Religious Freedom and Equality Upheld in Historic Marriage Votes
Thirty-two times U.S. states put same-sex marriage up to a popular vote, and thirty-two times it was rejected. In an historic shift towards marriage equality, the states of Maine, Maryland, and Washington broke the trend by passing measures allowing same-sex couples to wed. As a church, the Universal Life Church Monastery does not take a position on ballot measures themselves, but we are moved that the religious freedom of Catholic Bishops, Unitarian Universalist Reverends, Rabbis, Baptist ministers, and other groups has been upheld, as they testified that states not allowing for marriage equality was infringing upon their religious beliefs, while provisions in these measures also protect other religious groups from being penalized for not promoting the issue.
Maine was the first state to end the losing streak for marriage equality advocates. As of Tuesday night, election results indicated the state had passed Question 1 by a 52-48 percent margin. The results also reflect a rapid change in the social attitudes of Mainers. In 2009 Governor John Baldacci signed into law a bill passed by the state’s legislature allowing same sex marriage, but voters overturned it later that year. The landmark decision topples the argument used by gay-marriage opponents that no state has ever approved the practice by popular vote.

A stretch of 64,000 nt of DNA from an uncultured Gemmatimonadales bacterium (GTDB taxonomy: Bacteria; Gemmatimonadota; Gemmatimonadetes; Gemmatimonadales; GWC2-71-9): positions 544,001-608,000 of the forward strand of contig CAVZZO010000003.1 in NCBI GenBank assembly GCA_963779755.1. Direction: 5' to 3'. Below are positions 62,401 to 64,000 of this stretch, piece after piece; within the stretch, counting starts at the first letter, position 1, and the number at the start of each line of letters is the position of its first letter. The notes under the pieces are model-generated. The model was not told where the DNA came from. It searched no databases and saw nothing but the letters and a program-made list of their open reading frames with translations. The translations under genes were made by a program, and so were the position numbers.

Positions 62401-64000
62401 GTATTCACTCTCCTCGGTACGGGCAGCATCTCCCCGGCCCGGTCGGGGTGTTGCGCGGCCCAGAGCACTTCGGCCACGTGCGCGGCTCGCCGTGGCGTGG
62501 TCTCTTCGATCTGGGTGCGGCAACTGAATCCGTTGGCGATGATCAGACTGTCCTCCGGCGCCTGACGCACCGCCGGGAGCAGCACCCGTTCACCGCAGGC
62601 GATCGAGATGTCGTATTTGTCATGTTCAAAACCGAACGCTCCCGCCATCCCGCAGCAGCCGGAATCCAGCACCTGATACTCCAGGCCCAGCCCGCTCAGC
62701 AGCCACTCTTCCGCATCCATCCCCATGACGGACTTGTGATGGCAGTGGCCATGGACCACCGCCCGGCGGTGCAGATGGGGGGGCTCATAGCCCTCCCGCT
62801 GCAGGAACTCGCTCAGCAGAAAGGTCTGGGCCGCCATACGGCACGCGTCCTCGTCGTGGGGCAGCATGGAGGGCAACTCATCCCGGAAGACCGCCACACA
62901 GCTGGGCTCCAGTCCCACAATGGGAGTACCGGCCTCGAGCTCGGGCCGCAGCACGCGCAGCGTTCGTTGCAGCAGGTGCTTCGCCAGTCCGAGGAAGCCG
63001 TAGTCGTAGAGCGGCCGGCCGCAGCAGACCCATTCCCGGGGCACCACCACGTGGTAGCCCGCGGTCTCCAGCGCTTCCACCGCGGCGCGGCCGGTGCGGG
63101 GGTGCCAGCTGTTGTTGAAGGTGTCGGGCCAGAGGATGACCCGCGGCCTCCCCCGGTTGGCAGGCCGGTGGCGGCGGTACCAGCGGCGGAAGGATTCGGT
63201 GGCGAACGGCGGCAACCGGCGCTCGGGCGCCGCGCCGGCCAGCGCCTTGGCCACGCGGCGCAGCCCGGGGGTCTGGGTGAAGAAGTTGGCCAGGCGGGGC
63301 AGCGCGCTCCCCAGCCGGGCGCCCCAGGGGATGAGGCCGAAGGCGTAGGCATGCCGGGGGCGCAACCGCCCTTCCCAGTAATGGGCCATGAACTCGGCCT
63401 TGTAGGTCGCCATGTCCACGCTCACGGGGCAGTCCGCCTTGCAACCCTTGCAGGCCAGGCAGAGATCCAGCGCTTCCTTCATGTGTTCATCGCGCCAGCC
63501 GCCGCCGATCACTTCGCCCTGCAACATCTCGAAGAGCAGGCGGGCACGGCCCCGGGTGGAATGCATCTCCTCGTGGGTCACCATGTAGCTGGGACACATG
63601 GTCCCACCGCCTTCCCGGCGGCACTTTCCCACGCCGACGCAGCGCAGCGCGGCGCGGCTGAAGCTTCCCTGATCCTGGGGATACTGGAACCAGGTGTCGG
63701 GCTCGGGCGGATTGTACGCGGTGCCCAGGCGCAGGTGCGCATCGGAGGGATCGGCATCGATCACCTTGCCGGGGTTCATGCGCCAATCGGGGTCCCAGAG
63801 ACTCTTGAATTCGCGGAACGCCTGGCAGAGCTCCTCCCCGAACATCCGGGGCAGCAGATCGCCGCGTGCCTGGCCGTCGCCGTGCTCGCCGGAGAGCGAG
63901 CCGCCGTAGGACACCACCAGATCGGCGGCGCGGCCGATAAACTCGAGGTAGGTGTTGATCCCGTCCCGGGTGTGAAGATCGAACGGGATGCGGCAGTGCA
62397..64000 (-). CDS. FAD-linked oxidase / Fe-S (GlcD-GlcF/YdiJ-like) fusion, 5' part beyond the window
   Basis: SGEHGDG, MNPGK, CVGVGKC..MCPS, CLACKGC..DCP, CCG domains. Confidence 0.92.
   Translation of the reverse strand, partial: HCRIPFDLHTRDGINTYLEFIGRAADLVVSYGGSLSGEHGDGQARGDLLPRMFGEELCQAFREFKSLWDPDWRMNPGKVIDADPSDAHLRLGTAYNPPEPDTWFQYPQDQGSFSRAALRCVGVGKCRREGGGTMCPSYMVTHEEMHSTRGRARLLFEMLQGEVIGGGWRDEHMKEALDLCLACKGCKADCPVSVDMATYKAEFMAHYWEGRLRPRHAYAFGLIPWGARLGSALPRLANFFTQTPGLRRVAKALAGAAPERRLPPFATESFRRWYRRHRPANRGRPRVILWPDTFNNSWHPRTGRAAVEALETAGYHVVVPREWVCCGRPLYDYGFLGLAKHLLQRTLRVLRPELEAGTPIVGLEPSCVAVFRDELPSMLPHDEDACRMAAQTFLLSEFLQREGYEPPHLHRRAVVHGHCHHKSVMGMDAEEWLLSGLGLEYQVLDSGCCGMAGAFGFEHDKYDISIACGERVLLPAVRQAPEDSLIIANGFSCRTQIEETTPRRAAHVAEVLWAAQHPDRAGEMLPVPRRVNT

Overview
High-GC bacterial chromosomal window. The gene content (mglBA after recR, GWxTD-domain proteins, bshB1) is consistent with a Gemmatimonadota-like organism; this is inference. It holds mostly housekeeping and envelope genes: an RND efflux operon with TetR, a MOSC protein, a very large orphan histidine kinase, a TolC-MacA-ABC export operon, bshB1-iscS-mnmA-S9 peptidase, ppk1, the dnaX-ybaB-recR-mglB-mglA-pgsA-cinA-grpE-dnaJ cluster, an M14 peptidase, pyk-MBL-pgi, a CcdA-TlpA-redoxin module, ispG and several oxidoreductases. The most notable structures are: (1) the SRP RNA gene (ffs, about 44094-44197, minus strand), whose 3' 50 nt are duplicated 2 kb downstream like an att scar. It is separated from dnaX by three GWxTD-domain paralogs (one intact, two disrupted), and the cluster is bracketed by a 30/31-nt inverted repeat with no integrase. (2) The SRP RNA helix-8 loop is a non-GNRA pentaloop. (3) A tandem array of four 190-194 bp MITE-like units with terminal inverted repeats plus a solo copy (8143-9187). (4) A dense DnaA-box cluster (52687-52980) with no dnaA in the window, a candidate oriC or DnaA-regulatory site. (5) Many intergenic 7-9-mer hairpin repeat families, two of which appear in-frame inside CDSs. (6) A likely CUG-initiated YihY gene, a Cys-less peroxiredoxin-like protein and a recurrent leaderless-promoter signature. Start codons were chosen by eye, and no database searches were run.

Maryland was next in line to pass marriage equality in the landslide victory for marriage equality advocates. Initially the race looked too close to call, with the latest polls indicating approximately 48 percent of voters would approve Question 6 and 48 would reject it. Maryland is also the state where Catholic Archbishop William Lori “required priests to read a pastoral letter denouncing same-sex marriage from the pulpits of his diocese,” according to Joe Connelly of the Seattle Post-Intelligencer, and where Pastor Derek McCoy freely gave a sermon implying that LGBT Americans and their supporters deserve to die. Nevertheless, Marylanders also voted 52-48 percent to approve a law passed by the legislature earlier in the year to legalize same-sex marriage.
As in Maryland, Washingtonians also voted to approve a law passed by the legislature and signed by Gov. Christine Gregoire legalizing same-sex marriage. In this northwestern state, voters approved Referendum 74 by about the same margin, 52-48 percent. The Washington state campaign was also the costliest campaign in that state’s history, with marriage equality advocates outspending opponents by a wide margin. Interestingly enough, along with Colorado, Washington also legalized the cultivation and selling of cannabis, making it the first U.S. state where both recreational cannabis and same-sex marriage are legal. (The ULC Monastery supports the use of cannabis for medical reasons.)
These seminal victories in the struggle for religious freedom and personal liberty are both inspiring and galvanizing. Hopefully, with enough commitment to the ideals of fairness and equality, these results will prove to be a victory for all people everywhere.